Over the past several years, I’ve had the opportunity to play around in virtual reality dozens of times. Whether it was a 360-degree movie on the Oculus Rift or an intense car chase on PlayStation VR, I was always entertained. But until I got my hands on an HTC Vive, I never realized that VR might actually be the next big thing.
If you’ve been on the internet at all this week, you’ve probably already seen countless reviews for the Vive floating around. HTC was kind enough to send us a review unit as well, but sadly, my graphics card decided last week would be a great time to take an extended vacation. After some tinkering, I managed to bring the PC back to life on Tuesday, and promptly spent every minute of free time I had inside the Vive.
I’ll go into greater depth about the setup process in my full review, but to put it bluntly, setting up the Vive is a nightmare. There are cables and cords and sensors and controllers, and you basically need to cordon off a section of your home in order to create a play space large enough for the Vive.
But trust me, it’s worth the hassle.
I’ve had trouble wrapping my head around the VR partnership between phone maker HTC and video game publisher Valve ever since it was announced, but the two appear to work incredibly well together. Once everything was plugged in and I’d finished explaining to my roommate why the living room was suddenly devoid of furniture, I strapped into the Vive and began the tutorial.
If you haven’t had a chance to don a head-mounted display (HMD), you might find it hard to visualize this next part. My living room disappeared and I was suddenly inside of a huge, stark white warehouse.
Here’s where the partnership comes into play. Not only was the monstrously large HMD relatively comfortable on my head, but the world in which I’d been placed was suddenly bursting with personality — specifically, a personality core from the Portal series, which appeared to explain how to use the controllers.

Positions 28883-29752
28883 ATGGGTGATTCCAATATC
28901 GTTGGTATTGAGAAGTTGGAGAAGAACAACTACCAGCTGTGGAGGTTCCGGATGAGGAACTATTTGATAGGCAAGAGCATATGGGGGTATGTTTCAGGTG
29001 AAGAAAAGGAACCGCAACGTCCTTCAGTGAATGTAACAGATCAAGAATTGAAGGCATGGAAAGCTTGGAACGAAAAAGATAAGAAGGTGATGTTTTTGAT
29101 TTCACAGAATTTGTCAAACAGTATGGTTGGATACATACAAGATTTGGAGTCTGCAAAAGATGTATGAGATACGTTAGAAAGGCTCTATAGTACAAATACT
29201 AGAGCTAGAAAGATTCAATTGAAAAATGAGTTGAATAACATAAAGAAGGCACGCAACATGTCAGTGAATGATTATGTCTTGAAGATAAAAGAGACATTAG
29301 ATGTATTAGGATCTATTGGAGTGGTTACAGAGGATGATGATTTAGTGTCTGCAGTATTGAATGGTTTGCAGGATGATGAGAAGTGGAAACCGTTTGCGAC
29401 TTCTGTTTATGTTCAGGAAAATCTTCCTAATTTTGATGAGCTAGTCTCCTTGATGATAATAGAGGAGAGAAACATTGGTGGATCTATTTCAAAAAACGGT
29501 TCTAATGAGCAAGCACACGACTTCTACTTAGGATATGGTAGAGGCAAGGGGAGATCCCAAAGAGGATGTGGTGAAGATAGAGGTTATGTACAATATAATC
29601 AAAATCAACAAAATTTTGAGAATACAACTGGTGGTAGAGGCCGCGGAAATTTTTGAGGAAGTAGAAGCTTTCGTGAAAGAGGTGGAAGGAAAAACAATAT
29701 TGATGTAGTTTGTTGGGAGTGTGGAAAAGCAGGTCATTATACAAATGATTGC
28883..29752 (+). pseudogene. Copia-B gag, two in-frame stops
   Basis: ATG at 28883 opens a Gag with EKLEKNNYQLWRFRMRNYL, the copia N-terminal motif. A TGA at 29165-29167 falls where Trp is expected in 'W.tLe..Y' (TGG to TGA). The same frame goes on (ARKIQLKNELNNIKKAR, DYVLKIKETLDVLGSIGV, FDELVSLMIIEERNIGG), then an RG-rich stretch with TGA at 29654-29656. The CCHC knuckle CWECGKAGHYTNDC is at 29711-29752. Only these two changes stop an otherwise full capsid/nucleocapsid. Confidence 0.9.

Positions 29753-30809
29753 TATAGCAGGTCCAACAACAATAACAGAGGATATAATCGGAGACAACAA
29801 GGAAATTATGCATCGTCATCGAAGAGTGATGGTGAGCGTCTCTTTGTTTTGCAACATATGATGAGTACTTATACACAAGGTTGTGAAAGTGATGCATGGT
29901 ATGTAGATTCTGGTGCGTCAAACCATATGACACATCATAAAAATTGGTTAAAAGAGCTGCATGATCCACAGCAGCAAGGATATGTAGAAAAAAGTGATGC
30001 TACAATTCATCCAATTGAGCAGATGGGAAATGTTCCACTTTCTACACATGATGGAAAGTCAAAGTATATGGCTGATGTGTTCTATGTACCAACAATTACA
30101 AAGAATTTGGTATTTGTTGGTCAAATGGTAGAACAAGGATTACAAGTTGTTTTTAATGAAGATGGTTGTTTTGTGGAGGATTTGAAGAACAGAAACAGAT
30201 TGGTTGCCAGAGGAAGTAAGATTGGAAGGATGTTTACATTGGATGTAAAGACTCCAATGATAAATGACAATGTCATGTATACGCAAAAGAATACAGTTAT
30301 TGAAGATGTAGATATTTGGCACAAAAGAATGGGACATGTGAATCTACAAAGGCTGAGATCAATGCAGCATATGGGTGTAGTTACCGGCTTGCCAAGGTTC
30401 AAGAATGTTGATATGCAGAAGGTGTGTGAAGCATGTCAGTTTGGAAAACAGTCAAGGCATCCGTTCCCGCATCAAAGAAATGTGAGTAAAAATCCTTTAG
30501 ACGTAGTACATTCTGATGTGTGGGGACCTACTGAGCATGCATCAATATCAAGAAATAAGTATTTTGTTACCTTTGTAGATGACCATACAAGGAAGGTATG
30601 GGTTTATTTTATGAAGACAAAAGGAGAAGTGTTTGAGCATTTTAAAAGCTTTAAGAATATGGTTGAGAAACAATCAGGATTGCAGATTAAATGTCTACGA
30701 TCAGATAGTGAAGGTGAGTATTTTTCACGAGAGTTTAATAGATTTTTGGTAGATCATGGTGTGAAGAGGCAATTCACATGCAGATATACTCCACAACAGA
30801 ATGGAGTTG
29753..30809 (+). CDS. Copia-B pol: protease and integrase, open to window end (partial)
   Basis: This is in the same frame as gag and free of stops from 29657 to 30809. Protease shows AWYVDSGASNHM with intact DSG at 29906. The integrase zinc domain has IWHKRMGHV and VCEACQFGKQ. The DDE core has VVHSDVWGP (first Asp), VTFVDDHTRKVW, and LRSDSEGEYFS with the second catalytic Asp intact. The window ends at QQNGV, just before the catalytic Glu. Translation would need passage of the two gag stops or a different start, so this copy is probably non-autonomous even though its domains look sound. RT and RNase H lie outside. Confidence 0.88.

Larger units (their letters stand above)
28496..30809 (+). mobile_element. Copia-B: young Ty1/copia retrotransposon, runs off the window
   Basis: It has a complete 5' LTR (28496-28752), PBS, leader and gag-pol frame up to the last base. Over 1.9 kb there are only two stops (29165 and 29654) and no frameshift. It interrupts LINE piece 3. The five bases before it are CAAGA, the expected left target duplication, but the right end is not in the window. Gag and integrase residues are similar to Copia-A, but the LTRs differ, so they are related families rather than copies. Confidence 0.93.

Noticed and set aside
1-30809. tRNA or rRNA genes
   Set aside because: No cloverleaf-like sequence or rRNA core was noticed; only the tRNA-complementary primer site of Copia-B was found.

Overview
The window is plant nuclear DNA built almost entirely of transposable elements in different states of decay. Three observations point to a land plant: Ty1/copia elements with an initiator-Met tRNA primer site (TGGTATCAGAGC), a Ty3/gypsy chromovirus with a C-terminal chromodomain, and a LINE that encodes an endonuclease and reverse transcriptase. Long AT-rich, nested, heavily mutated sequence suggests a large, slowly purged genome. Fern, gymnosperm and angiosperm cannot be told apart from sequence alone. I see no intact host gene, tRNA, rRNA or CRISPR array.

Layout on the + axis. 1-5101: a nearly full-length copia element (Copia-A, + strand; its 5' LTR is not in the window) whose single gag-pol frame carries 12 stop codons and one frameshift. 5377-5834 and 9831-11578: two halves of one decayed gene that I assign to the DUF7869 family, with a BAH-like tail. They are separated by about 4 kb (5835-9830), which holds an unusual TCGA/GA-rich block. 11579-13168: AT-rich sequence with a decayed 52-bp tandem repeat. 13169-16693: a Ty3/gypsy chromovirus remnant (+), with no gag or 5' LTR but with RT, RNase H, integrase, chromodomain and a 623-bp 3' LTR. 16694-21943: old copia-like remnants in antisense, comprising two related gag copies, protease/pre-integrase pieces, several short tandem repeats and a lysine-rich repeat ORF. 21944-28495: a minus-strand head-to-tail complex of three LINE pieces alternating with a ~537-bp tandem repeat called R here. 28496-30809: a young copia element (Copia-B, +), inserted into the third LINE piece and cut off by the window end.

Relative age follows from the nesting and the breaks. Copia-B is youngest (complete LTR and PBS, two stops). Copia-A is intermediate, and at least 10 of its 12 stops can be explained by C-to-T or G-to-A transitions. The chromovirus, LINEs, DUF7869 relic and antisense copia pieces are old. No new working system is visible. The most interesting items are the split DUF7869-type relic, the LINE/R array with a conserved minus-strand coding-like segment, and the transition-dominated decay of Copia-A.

Comfortable hardware? Check. Clever software? Check.
It might sound like an odd partnership, but HTC knows how to design a product and Valve knows how build an interactive experience.
Once I was comfortable with the controllers, I pressed the menu button to jump back out to Steam, which serves as the VR hub for the Vive. Considering how impressive the tutorial was, I figured that The Lab (Valve’s only first-party game/experience for the VR platform so far) should be the the first game I try.
I open the game, the iconic Valve music plays, and suddenly I’m on top of a mountain. There’s a small robot dog circling my feet. After some exploration (which involved pointing my controller at set warp points around the side of the mountain), I was handed a floating blob. I was told to bring it to my face, which I did.
At this point, I was transported to a laboratory, filled with odd structures and several other floating blobs. Having not read anything about The Lab prior to playing it, I didn’t realize it was a series of tech demos showing off some of the Vive’s capabilities. So I had the pleasure of exploring at my own pace, discovering each experiment in the lab as I came to it.
One experiment took me inside an arcade machine, where my controller became a spaceship and enemies began spawning all around me. Rather than use a joystick to avoid enemy fire, I had to actually wave the controller around, picking up power ups and taking down as many baddies as I could before getting hit.
After my inevitable death following the first boss fight, I returned to the lab. Other experiments included a gorgeous 3D home with some heavy fantasy inspiration, an archery simulator which actually made my arms sore, an Angry Birds-inspired game and a detailed CT scan of a human body.
Once I’d finished exploring all of the pocket universes that Valve had built for The Lab, I was hungry for more. I wanted a full VR experience, something to rival Grand Theft Auto V or The Witcher 3 or Super Mario Galaxy.
Hours later, I’d played over a dozen Vive games, including Cloudlands: VR Minigolf, Universe Sandbox, Final Approach and Job Simulator. They were all incredible in their own right, but this early in the Vive’s lifespan, there’s just nothing comparable to a $60 title you’d buy for Xbox One or PlayStation 4.
That said, the potential is awe-inspiring. If I could spend nearly an entire day locked in a VR world full of demos and minigames, there’s no doubt in my mind that I could do the same with a full-fledged game.